The indictment does not stop here. Amongst those who had at first inclined to follow Mírzá Huseyn 'Alí was, according to the Hasht Bihisht, a merchant named Áká Muhammad 'Alí of Isfahán, who at this time resided in Constantinople. Owing to certain discoveries which he had made, however, his faith had undergone considerable abatement, and signs of coolness had been observed in him. Mírzá Abú'l-Kásim the Bakhtiyárí robber was consequently despatched from Acre with instructions to "bleed that block of heedlessness whose blood is in excess." On his arrival in Constantinople he took up his lodging with the unsuspecting merchant in the Khán-i-Sharkí. Here he remained till one day he found opportunity to break open his host's private safe and abstract therefrom 350. A part of this sum he retained for himself; with the remainder he bought clothes, stuffs, and other goods which he sent to Acre. In return for this service he received the following epistle:- "O phlebotomist of the Divine Unity! Throb like the artery in the body of the Contingent World, and drink of the blood of the 'Block of Heedlessness' for that he turned aside from the aspect of thy Lord the Merciful1!" Here

       1 The original text of this epistle stands as follows in the Hasht Bihisht:- [footnote goes onto page 364] ~~~

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ends the list of charges alleged against the Behá'ís by the Ezelís, and what follows is of a purely controversial nature, consisting of refutations of the claims advanced by Mírzá Huseyn 'Alí Behá'u'lláh, and arguments to prove the rights of Mírzá YahSubh-i-Ezel. This controversial portion, interesting as it is, I am forced to omit here for lack of space.

        It is with great reluctance that I have set down the grave accusations brought by the author of the Hash Bihisht against the Behá'ís. It seemed to me a kind of ingratitude even to repeat such charges against those from whom I myself have experienced nothing but kindness, and in most of whom the outward signs of virtue and disinterested benevolence were apparent in a high degree. Yet no feeling of personal gratitude or friendship can justify the historian (whose sole desire should be to sift and assort all statements with a view to eliciting the truth) in the suppression of any important document which may throw light on the object of his study. Such an action would be worse than ingratitude; it would be treason to Truth. These charges are either true or false. If they be true (which I ardently hope is not the case) our whole view of the tendencies and probable influences of Behá's teaching must necessarily be greatly modified, for of what use are the noblest and most humane utterances if they be associated with deeds such as are here alleged? If, on the other hand, they be false, further investigation will without doubt conclusively prove their falsity, and make it impossible that their shadow should hereafter darken the page of Bábí history. In either case it is of the utmost importance that they should be confronted, and, to this end, that they should be fully stated. Inasmuch as the Hasht Bihisht only fell into my hands as I was beginning to write this note, and as several of the charges alleged in it against the Behá'ís are new to me, I regret that I cannot at present offer any important evidence either for their support or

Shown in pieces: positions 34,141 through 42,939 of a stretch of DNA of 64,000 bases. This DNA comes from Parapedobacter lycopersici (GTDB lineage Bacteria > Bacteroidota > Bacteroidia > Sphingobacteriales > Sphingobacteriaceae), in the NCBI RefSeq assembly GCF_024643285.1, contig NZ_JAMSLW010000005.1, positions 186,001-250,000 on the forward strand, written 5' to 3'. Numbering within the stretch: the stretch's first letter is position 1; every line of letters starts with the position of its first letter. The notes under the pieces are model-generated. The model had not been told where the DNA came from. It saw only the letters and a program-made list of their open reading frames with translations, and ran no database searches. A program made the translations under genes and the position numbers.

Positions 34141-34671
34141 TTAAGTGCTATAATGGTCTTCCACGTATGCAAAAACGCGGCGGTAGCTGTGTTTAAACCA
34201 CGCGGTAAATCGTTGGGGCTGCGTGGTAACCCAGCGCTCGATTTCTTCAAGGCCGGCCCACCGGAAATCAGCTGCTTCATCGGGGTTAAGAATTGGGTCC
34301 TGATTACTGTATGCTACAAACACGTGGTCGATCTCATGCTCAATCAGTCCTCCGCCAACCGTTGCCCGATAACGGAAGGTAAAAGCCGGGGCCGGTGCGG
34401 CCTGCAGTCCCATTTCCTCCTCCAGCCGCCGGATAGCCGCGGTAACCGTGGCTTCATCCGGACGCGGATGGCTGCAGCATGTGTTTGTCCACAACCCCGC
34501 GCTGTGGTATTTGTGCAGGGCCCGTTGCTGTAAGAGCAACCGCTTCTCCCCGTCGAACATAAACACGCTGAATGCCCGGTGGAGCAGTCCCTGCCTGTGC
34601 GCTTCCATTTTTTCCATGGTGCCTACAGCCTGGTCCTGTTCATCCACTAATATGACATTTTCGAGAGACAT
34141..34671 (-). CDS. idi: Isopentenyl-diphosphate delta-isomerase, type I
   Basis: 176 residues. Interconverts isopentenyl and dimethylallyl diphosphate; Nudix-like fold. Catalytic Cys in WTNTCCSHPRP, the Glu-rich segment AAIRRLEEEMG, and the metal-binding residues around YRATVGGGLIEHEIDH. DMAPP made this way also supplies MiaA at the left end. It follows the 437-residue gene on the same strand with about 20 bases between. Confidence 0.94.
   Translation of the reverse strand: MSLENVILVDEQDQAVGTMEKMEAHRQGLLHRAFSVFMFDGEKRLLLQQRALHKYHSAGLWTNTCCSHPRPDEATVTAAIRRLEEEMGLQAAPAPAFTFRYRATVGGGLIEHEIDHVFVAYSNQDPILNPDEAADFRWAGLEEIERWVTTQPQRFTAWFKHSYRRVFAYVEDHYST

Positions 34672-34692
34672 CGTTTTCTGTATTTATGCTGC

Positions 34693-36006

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their refutation. Certain points, however, which are connected with the narrative of the Ezelí controversialist and can be checked by other testimony are as follows:-

        (1) For the claim advanced by Mírzá Asadu'lláh "Deyyán" of Tabríz, and the fate which it brought down upon him, we have Gobineau's testimony, given (at pp. 277-278 of his work) in the following words:- "L'élection [c-à-d. de Hezret-è-Ezel] avait été toute spontanée et elle fut reconnue immédiatement par les bâbys. Cependant, un des membres de l'Unité, qui n'était pas à Téhéran au moment où elle eut lieu, et qui se nommait Mirza-Asad-Oullah, de Tebriz, surnommé Deyyân, ou 'le Juge suprème,' personnage très-important et membre de l'Unité prophétique, entreprit de se faire reconnaître lui-même pour le nouveau Bâb. Il courut dans l'Arabistan et cheracha à y réunir un parti. Mais les religionnaires se mettant sur ses traces, l'atteignirent près de la frontière turke, et lui attachant des pierres au cou, le noyèrent dans le Shât-el-Arâb. Cette tentative malheureuse n'encouragea pas les dissidents." From Gobineau's account we are led to infer that this episode occurred very soon after the death of the Báb and the election of Mírzá YahSubh-i-Ezel, that is to say some time before the Baghdad period.

        (2) For the claim advanced by Huseyn of Mílán we have Subh-i-Ezel's evidence (see Note T, p. 331 supra), but since, as has been already pointed out, this Huseyn was amongst the Bábís killed at Teherán in 1852, this event has no more connection than the last with the Baghdad period.

        (3) That Nabíl advanced a similar claim which he subsequently withdrew is a statement which I have heard made once if not oftener by Bábís (of the Behá'í sect) in Persia. Some of the poems attributed to him, if really his, afford confirmatory evidence, as has been already observed (p. 357, note 5, supra).

        (4) The assertion that Behá'u'lláh alleges against Subh-i-Ezel an attempted fratricide, of which, according to the Ezelí writer, he was in reality himself the author, is fully borne out by the following passage in the earlier part of the Súra-i-Heykal, which Baron Rosen has most kindly permitted me to quote from his still unpublished work:-

[page 366]

[one page of Persian/Arabic text]

[page 367]

[one page of Persian/Arabic text]

[page 368]

[three lines of Persian/Arabic text]